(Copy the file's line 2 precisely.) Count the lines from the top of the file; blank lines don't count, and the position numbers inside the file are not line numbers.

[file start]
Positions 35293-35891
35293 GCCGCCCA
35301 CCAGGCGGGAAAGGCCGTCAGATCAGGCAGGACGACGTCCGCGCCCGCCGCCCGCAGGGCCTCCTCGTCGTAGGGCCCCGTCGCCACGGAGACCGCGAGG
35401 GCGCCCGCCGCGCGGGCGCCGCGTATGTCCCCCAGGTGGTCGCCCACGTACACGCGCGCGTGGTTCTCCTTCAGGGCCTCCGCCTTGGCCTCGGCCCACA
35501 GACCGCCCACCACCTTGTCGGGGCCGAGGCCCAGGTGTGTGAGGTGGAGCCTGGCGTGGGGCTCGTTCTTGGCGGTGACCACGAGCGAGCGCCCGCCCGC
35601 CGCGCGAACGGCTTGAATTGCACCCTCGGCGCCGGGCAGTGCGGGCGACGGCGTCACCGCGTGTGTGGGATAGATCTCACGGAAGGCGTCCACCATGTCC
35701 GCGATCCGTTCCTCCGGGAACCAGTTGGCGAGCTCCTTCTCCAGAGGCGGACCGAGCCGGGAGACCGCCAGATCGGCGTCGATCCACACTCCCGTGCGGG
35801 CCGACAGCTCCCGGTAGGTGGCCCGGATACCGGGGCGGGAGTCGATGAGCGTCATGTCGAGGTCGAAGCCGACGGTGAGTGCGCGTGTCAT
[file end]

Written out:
35293 GCCGCCCA